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'Survivor in Chief'

11:08 AM, Nov 8, 2012 • By DANIEL HALPER
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Fred Barnes, writing in the Wall Street Journal

Never has so much time, money and energy been put into a presidential election with so meager a result. Washington today is a carbon copy of what it was when the campaign began many months ago. Democrats control the White House and Senate, Republicans the House.

Republicans were hoping for a change election. They didn't get one. President Obama would have liked a mandate. He didn't get one. What the voters desired is anybody's guess. Their intentions, besides re-electing Barack Obama, were unclear.

What we've just endured might be called a strategist's election, and Mr. Obama's strategists were victorious.

The president didn't run on his record or a vision or a plan for the next four years. His campaign consisted of using policy favors to lock up the support of his party's interest groups—liberals, labor, environmentalists, feminists, minorities—and dehumanizing his opponent, Mitt Romney. It worked.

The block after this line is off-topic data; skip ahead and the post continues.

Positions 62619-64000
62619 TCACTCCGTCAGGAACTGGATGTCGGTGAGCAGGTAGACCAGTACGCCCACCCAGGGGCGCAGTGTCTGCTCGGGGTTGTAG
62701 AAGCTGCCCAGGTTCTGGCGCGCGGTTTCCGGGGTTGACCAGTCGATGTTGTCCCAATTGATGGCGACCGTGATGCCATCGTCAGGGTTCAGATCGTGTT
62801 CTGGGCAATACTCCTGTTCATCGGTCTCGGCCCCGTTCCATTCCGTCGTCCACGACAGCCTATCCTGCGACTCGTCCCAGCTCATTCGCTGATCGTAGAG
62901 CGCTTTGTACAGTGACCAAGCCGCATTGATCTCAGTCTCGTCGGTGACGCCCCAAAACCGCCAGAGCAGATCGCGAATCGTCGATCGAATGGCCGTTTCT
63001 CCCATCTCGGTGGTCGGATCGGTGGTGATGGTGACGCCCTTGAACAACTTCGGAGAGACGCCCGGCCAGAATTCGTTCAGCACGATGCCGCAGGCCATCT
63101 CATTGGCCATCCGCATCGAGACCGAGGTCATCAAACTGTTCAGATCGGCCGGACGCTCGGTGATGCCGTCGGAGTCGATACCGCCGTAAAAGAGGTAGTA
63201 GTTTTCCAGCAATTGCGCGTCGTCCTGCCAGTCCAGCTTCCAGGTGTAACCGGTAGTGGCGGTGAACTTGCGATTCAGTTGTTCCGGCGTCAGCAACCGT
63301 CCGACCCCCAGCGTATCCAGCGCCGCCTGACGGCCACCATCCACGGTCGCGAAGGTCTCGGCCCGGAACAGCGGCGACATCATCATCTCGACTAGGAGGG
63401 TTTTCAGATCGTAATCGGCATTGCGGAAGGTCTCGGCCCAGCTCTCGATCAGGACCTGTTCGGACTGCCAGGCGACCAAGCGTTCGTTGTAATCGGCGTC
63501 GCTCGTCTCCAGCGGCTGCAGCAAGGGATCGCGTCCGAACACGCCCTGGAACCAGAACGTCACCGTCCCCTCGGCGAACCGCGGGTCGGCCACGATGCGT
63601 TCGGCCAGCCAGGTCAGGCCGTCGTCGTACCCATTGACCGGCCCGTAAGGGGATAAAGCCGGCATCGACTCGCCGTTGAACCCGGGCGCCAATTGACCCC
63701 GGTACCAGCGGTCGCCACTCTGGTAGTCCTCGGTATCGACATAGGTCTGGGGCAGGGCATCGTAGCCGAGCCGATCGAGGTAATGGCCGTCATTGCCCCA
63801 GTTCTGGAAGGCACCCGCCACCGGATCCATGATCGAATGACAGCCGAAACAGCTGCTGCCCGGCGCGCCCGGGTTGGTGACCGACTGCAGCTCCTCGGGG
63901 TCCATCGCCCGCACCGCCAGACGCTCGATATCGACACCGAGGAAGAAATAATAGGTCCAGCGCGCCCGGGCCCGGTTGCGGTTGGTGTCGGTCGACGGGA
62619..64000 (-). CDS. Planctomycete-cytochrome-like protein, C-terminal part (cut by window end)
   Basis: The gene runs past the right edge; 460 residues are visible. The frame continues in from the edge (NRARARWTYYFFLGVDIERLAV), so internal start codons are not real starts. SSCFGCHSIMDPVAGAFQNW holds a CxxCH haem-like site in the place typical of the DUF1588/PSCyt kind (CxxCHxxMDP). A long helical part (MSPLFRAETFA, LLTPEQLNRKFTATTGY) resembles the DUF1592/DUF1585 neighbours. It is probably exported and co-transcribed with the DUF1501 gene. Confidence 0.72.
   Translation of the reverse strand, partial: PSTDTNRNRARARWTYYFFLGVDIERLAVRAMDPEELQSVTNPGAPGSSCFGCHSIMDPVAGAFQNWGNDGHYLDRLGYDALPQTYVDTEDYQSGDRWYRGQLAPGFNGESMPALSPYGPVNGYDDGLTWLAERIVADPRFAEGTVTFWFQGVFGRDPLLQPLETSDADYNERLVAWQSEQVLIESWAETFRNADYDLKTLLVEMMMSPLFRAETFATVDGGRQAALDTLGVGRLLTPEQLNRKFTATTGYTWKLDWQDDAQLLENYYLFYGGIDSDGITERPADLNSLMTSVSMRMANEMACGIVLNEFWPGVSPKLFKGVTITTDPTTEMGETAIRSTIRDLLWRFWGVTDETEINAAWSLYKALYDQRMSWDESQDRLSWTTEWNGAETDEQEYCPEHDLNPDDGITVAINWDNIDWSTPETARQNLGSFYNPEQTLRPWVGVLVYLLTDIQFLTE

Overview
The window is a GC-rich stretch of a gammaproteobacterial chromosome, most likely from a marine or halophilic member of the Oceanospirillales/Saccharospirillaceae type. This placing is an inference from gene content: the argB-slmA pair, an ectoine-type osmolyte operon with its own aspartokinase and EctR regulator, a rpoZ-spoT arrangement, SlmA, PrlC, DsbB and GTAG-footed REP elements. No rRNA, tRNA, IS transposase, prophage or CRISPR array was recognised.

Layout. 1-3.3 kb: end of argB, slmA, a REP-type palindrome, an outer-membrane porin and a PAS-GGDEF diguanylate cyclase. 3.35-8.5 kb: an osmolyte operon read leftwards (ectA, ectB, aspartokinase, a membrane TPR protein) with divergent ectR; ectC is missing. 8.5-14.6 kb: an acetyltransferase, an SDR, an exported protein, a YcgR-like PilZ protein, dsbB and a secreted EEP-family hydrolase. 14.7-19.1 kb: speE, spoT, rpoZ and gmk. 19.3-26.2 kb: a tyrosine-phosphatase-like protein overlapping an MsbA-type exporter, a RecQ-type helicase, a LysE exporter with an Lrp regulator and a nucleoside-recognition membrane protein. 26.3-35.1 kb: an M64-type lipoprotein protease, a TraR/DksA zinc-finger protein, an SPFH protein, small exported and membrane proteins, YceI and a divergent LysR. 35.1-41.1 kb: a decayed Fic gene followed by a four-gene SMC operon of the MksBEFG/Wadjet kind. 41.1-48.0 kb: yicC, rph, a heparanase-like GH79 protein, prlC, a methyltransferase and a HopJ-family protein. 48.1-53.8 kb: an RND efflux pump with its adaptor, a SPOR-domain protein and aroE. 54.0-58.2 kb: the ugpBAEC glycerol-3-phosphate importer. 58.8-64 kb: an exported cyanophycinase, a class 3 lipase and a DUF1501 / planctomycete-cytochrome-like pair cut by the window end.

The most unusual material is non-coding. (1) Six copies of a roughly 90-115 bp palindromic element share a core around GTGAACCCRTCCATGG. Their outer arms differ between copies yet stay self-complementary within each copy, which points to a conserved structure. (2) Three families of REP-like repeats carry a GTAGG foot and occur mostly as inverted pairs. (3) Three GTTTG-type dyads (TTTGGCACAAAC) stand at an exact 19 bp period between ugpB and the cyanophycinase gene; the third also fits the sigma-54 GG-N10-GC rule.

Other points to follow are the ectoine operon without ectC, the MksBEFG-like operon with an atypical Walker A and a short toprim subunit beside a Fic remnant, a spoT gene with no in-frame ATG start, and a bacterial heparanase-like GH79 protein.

The Obama campaign exposed the myth of the unenthusiastic Democratic voter. The idea was that millions who backed Obama in 2008 would be too dispirited to show up to vote on Tuesday, and a surge of Republican voters would elect Mr. Romney. I bought this notion and figured the Republican would win. Alas, the unenthusiastics voted, thanks in part to an Obama get-out-the-vote effort as effective as it was in 2008.

Whole thing here.

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